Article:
Thursday, July 29, 2010
Ken Kesey: Sometimes a Great Notion (1964)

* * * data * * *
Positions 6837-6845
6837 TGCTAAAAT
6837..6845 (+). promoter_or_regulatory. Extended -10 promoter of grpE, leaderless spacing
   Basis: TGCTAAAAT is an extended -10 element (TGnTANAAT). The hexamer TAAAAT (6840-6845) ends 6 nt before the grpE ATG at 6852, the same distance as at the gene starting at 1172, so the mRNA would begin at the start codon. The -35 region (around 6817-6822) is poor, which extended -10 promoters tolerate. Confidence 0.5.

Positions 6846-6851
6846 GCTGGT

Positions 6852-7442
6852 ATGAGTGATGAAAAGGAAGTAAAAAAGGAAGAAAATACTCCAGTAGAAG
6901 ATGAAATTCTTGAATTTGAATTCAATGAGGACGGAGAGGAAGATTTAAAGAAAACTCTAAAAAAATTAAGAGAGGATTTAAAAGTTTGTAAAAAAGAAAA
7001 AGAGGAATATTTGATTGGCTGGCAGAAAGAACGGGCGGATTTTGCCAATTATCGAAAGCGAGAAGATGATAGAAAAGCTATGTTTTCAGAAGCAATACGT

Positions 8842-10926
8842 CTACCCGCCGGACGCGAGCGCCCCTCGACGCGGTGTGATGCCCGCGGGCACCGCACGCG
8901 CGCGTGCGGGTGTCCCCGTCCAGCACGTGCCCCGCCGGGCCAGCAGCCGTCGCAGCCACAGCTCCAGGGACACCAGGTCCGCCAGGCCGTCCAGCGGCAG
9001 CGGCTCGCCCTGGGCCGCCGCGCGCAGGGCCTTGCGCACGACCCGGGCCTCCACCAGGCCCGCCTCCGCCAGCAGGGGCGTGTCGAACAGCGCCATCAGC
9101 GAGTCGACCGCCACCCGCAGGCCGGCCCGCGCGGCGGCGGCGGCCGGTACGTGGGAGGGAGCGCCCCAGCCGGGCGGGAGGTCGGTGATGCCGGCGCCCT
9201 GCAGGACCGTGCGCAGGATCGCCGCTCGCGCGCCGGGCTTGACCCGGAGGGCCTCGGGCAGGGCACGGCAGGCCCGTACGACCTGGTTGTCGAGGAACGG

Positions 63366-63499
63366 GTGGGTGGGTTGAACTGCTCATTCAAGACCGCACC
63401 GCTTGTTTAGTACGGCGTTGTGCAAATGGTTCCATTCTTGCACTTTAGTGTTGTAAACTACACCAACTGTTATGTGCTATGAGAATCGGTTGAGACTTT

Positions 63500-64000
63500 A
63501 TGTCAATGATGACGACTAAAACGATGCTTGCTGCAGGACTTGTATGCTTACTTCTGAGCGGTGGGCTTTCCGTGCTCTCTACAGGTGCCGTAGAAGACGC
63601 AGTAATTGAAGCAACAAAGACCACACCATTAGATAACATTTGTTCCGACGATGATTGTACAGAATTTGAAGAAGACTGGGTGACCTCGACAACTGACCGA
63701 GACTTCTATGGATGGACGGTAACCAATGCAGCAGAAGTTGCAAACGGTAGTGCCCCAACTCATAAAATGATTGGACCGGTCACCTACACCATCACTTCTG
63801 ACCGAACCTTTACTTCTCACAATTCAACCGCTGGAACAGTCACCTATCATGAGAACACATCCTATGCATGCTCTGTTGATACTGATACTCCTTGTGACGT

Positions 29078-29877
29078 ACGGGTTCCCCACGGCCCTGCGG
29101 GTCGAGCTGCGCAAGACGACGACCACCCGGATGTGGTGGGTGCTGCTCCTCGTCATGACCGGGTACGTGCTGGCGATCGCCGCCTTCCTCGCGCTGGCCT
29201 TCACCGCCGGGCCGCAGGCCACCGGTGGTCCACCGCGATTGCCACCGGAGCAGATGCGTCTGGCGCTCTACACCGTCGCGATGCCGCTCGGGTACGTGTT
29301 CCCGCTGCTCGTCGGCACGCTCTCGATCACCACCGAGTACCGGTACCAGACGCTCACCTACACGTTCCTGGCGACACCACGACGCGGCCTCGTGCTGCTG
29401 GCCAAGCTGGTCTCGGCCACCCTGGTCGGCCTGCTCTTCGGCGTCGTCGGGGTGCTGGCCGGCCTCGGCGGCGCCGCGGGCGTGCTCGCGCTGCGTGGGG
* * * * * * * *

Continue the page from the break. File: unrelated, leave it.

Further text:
Ken Kesey’s second novel, Sometimes a Great Notion, remains a baffling work that seems deliberately constructed to frustrate efforts to pin down the author. The novel’s bulk, experimentation with perspective, and Faulknerian historical details demonstrate that Kesey wanted to follow up One Flew Over the Cuckoo’s Nest with a work that would seal his reputation as a major author, but his life in many ways had already moved well beyond the limits of literature. After incubating the counter culture at his house in La Honda, Kesey wheeled it out for all of the nation to see in 1964 when he and the Merry Pranksters took a bus trip to New York (with no less than Neal Cassady as the driver) in order to visit the World’s Fair and to be present for the publication of Sometimes a Great Notion. The novel received quite mixed reviews, but the drugged-out, moving multimedia spectacle of the Merry Pranksters’ bus, famously described in Tom Wolfe’s The Electric Kool-Aid Acid Test, had perhaps already supplanted literature for Kesey, who wouldn’t publish another novel for over twenty years. The reception of the novel should not have surprised Kesey, who seems to have constructed its plot as a calculated affront. The narrative takes the side of a family of loggers, the Stampers, who fight against a union strike by gathering together their non-union kin to carry out the labor themselves. By turning the union into the enemy, Sometimes a Great Notion reverses the stance of the radical literature of the 1930s. Kesey acknowledges this historical contrast through the local union representative, Floyd Evenwrite, who remembers his father’s leadership role in the Wobblies. Kesey also reveals his cards when he has one Stamper son imagine saying, “My father is a filthy capitalist and my brother is a motherfucker.” There may be some hints here of the New Left’s dismissal of the iconography of the Old Left (SDS chose its name partially to distance itself from stereotypes about unions and the working class), but a more probable influence is the strong libertarianism underlying much of the counter culture. For much of the 1960s, libertarian hostility toward government intervention and emphasis on individual rights (which could mean everything from the right to control one’s private property to the right to take LSD) were able to find an uneasy place within the left, though the libertarians would move increasingly right in later decades. Kesey’s novel renders each of the Stampers as a super-human personality, for whom it would be unnatural and perhaps impossible to conform to the demands of a union or the local community. For example, when the old Stamper patriarch loses his arm in a logging accident, one of his sons attaches the severed limb to the top of their house with its middle finger out so that it can continuously flip off the community across the river. But the conflict in the novel stems less from the Stampers’ indifference to the economic hardships they cause others than from the friction between personalities within the family. Bookish college student Leland Stamper returns to help the family in its anti-union scabbing so that he can take his revenge on his older half-brother, Hank Stamper, whose godlike strength and force of presence robbed Leland of his manhood when he was just a boy. Kesey’s long descriptions of Oregon’s wet forest river environment, which threatens to wash away all traces of humanity at any moment, helps elevate this family drama to the level of myth, though, as Tom Wolfe points out, that mythology seems to draw less from ancient Greece than from comic books. Through the novel’s wandering first person narration, which jumps from character to character without announcement, each member of the Stamper family comments on the personalities of the others. An intellectual who has been living with his mother on the East Coast, Leland easily perceives and criticizes his half-brother’s obstinate and brutish masculinity as he plots to sleep with his wife and ruin his business. But despite such passages and others that satirize the Stamper men, the novel ultimately revolves around masculine bonding. Kesey’s first novel originally was to be about collegiate sports, and in One Flew Over the Cuckoo’s Nest McMurphy breaks his fellow inmates out of the asylum so they can go on a fishing trip. In Sometimes a Great Notion, the two brothers ignore family tragedy, community interests, and, in the end, the love of women as they carry out their eternal – and perhaps loving - struggle with each other, riding off on a pile of logs detached from the rest of the modern world.